Part 2 is forthcoming.
Under a lease agreement originally signed in 1794, the Sultan of Muscat and Oman administered the port of Bandar Abbas, on the southern coast of Persia [Iran], for seventy-five years. Throughout the seventeenth and early eighteenth centuries, Bandar Abbas had been Persia’s premier port. From the 1740s, however, that distinction began to switch to Bushehr and Bandar Abbas went into a steep decline. Furthermore, the agreement was preceded by a long period of civil war in Persia and the overthrow of the Shah, Lutf ‘Ali Khan Zand. During this time, the area had experienced various invasions and occupations, including by the Sultan himself, Sultan bin Ahmad Al Bu Sa‘id (often referred to in the India Office The department of the British Government to which the Government of India reported between 1858 and 1947. The successor to the Court of Directors. Records as the ‘Imam of Muscat’). For the new Shah, Agha Muhammad Khan Qajar, handing over the contested area to a powerful outside force was probably a strategic move. The benefits to the Sultan were likewise strategic, but also commercial.
The first challenge to the Omani lease came after Sultan bin Ahmad’s death in 1804. Taking advantage of a dynastic power struggle in Muscat, Mulla Husayn Al Mu‘in, the ruler of Qeshm, seized Bandar Abbas. Once the situation in Muscat had been resolved, the new regent, Badr bin Sayf Al Bu Sa‘id, set sail to reclaim the port. In a letter dated 1805, David Seton, the British Political Resident A senior ranking political representative (equivalent to a Consul General) from the diplomatic corps of the Government of India or one of its subordinate provincial governments, in charge of a Political Residency. at Muscat, recounts Badr bin Sayf’s arrival on the evening of 5 June, saying that by the next morning ‘he had driven the Garrisons within the Walls’ (IOR/F/4/190/4155, f. 47r). A siege of several months followed before Mulla Husayn was forced to surrender, thanks to cooperation ‘afforded to Syed Bader by the Honorable [sic] Company’s Marine’ (IOR/F/4/190/4155, f. 10r). However, this British assistance was not altruistic. Badr bin Sayf subsequently allowed the East India Company to establish a Factory An East India Company trading post. in the town, their first official presence there since 1762. This renewed British interest perhaps shows that Bandar Abbas’ status had already revived under a decade of Omani control, with Seton commenting that ‘there is no place in the Gulph [sic] equal to it for convenience in respect to trade’ (IOR/F/4/190/4155, f. 42v).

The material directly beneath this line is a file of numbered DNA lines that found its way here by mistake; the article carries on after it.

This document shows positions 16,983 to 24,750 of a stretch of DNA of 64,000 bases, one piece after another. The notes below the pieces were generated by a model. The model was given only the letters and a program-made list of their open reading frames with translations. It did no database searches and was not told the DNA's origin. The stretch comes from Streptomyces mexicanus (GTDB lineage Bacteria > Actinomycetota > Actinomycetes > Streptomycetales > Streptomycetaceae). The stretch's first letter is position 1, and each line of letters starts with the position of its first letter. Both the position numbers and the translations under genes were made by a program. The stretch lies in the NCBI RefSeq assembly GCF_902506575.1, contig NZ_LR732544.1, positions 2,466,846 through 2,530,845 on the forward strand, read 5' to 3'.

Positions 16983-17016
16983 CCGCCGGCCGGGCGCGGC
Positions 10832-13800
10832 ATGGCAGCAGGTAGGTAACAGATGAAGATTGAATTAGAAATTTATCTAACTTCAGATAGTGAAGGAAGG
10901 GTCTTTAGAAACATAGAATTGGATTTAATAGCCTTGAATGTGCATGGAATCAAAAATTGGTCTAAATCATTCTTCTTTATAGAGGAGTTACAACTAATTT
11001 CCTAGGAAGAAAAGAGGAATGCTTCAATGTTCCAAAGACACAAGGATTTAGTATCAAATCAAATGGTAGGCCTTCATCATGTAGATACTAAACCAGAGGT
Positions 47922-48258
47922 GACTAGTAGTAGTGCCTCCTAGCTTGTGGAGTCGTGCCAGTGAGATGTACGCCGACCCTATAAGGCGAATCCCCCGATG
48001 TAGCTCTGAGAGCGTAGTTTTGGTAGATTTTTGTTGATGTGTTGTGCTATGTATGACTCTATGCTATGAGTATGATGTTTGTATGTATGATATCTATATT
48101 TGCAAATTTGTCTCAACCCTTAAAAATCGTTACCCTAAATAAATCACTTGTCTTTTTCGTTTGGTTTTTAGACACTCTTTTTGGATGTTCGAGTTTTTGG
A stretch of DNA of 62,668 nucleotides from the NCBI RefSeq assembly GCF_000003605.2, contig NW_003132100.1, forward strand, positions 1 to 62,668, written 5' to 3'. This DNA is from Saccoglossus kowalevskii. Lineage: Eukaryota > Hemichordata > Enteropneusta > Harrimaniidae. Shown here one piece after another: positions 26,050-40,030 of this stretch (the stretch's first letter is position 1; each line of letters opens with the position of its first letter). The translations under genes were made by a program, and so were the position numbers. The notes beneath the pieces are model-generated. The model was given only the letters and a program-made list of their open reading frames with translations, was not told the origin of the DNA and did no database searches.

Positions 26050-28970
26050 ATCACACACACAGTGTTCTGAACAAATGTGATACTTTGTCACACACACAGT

The next threat to Omani control came in 1820, and was again linked to Qeshm. In January, the Company imposed the General Treaty with the Arab Tribes of the Persian Gulf on the rulers of five emirates in today’s UAE. In order to ensure the terms of the treaty were kept, the Company asked the Sultan, Sa‘id bin Sultan Al Bu Sa‘id, for permission to place troops on Qeshm. He readily assented, but the Government of Persia opposed the move, denying that the Sultan had any right to grant such permission regarding Persian territory. In December, they even made the unfounded claim that ‘Muscat is a dependency of Persia’, but also made clear that they viewed the Sultan as governing ‘on [the] part of Persia’ in the same way as any regional Governor (IOR/L/PS/5/369, f. 10r). Despite this opposition, and reports that Husayn ʿAli Mirza Farmanfarma, the Prince-Governor A Prince of the Royal line who also acted as Governor of a large Iranian province during the Qājār period (1794-1925). of Fars, was raising troops to march on Bandar Abbas, Britain retained a military presence on Qeshm for the remainder of the Omani lease.